Russia's patriotism is surging, from Cape Dezhnev to the Baltic sea, and Vladimir Putin is starting to answer calls to raise the stature of his nation to that of a former glory. After two decades of hibernation, it has become apparent that the Russian bear is beginning to stir once more.
There is frequent, Cold-War-style rhetoric, spilling out of both Washington and Moscow, which began after Russia's decision to annex Crimea, in the Ukraine, last month. The widely publicised conflict began with the Euromaidan campaign, a popular movement aimed at ending the Ukraine's ties with Russia and creating closer bonds with their European neighbours. Which culminated, last month, with the usurpation of the Ukrainian government and their pro-Russian president.
The new Ukrainian government is quickly cementing its anti-Russian stance. A position which is fortified by an alarming number of nationalist members of parliament, and the might of the ultra-nationalist paramilitary group, Right Sector. The ruling party, Fatherland, denounced joint Ukrainian-Russian treaties, and raising the status of the Russian language to the level of a regional state language.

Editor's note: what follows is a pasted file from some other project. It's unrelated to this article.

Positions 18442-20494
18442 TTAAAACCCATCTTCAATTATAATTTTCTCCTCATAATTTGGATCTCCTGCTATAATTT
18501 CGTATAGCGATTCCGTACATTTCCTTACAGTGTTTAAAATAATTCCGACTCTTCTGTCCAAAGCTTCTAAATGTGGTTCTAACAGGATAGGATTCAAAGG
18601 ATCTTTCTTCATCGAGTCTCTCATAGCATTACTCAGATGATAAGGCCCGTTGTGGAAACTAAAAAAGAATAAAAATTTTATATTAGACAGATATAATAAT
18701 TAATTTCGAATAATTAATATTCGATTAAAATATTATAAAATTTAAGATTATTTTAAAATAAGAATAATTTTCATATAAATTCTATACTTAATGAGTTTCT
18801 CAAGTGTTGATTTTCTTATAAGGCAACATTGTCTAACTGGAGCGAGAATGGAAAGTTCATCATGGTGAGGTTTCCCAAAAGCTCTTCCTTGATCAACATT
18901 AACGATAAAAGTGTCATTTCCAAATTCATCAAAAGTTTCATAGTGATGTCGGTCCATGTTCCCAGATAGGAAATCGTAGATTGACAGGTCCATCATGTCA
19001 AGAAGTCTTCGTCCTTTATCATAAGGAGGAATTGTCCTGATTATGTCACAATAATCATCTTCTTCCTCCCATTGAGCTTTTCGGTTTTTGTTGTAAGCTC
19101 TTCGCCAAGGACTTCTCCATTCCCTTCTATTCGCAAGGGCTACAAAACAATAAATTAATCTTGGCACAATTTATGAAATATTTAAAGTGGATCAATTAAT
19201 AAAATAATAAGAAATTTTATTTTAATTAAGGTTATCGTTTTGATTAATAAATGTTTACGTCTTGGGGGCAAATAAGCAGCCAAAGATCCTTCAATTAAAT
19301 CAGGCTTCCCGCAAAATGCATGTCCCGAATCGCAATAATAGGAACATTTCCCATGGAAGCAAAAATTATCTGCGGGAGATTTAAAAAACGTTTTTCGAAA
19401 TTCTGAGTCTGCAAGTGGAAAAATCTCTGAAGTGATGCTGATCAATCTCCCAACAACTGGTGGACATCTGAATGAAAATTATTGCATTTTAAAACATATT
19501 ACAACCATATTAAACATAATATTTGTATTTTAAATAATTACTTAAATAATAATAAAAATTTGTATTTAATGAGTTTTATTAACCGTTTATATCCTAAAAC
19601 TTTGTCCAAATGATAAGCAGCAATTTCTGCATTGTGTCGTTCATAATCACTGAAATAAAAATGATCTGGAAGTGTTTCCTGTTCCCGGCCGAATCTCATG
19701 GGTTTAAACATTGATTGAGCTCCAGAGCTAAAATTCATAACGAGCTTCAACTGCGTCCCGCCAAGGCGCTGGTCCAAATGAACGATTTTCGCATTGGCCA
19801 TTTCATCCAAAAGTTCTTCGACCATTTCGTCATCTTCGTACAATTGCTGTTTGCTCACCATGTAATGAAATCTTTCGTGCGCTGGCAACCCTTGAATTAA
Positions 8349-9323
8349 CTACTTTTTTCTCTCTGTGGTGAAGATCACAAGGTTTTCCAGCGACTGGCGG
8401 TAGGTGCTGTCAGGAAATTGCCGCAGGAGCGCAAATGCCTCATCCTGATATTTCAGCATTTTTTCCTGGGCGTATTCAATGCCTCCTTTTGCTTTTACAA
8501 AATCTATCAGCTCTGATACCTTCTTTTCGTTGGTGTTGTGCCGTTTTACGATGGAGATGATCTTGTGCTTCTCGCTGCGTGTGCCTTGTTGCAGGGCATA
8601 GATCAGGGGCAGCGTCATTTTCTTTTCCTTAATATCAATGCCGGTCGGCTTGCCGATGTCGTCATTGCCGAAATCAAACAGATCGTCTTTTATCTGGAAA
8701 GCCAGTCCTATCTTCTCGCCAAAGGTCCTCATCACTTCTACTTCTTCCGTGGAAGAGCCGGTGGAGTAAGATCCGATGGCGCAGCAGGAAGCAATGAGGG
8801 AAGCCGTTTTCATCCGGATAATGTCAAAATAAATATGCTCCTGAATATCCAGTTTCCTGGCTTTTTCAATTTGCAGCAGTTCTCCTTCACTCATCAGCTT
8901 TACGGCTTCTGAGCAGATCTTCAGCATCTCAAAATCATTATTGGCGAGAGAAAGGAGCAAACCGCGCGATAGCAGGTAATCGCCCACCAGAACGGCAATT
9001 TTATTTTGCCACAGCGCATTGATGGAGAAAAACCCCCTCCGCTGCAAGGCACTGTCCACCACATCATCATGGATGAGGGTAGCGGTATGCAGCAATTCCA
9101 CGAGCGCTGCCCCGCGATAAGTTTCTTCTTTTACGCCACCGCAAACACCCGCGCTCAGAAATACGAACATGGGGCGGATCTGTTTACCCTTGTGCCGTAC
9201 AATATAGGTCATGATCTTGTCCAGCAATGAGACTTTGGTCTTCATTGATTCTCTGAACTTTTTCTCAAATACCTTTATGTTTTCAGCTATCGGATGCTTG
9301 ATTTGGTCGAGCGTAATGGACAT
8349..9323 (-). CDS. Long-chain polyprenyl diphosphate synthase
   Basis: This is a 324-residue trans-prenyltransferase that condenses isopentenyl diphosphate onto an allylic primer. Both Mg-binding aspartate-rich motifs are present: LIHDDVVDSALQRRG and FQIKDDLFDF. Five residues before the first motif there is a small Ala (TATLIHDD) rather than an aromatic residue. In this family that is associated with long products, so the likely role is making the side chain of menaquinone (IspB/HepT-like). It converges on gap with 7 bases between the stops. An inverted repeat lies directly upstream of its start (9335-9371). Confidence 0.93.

Russian communities in the Ukraine are alleging that subversive action by the United States is what motivated the Euromaidan movement. The claims are strengthened by verbose calls-to-arms coming from American politicians and military commentators. To the extent of former vice commander in chief of the US Air Force in Europe, Lieutenant General Thomas McInerney, calling to “give them lethal weapons, give them 100 T-72 tanks.”
Russia's recent actions may bring about some anxiety among the American people, but they are in no way unjustifiable. When pro-Russian President Viktor Yanukovych was ousted, reports of organised attacks on ethnic Russians, and armed gangs displaying swastikas and messages of hate started coming in. These actions encouraged members of the Russian community to begin calling the revolution a 'fascist coup', of which they will violently oppose. And with today's resumption of Ukrainian military action against Russian combatants, Russia's grounds for the annexation of Crimea, to protect the 58% of the population who are Russian from attack, therefore proves legitimate.